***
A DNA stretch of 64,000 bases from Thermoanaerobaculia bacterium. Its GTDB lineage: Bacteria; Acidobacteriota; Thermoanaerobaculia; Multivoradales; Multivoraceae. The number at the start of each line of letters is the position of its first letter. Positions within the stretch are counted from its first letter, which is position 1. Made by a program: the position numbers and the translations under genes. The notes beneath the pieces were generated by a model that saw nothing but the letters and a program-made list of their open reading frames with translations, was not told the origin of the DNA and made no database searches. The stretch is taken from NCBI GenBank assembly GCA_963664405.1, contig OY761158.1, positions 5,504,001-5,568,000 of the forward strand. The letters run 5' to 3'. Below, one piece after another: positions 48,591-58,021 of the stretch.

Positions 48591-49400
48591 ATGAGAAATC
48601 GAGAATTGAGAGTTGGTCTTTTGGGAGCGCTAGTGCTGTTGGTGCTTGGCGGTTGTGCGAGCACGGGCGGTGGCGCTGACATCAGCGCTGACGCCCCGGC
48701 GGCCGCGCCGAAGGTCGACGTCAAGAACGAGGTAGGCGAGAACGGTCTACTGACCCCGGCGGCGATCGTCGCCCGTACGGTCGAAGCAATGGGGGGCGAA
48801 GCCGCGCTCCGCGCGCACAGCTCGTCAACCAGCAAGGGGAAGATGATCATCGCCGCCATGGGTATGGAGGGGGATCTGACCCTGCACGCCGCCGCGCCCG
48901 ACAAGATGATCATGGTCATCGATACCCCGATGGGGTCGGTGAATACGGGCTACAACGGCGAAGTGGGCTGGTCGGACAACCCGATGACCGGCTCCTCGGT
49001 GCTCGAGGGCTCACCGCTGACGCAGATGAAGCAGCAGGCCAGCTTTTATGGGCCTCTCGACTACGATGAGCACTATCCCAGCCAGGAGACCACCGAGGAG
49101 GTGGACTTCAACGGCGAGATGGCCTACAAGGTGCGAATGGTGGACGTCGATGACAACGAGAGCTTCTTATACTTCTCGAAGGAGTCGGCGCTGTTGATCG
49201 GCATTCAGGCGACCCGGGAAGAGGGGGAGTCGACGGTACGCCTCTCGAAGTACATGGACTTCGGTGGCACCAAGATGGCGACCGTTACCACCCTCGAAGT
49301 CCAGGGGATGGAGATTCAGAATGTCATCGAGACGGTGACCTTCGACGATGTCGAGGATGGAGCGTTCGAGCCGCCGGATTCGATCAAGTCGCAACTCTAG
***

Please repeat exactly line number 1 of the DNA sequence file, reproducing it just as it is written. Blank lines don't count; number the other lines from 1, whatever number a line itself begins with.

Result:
A DNA stretch of 64,000 bases from Thermoanaerobaculia bacterium. Its GTDB lineage: Bacteria; Acidobacteriota; Thermoanaerobaculia; Multivoradales; Multivoraceae. The number at the start of each line of letters is the position of its first letter. Positions within the stretch are counted from its first letter, which is position 1. Made by a program: the position numbers and the translations under genes. The notes beneath the pieces were generated by a model that saw nothing but the letters and a program-made list of their open reading frames with translations, was not told the origin of the DNA and made no database searches. The stretch is taken from NCBI GenBank assembly GCA_963664405.1, contig OY761158.1, positions 5,504,001-5,568,000 of the forward strand. The letters run 5' to 3'. Below, one piece after another: positions 48,591-58,021 of the stretch.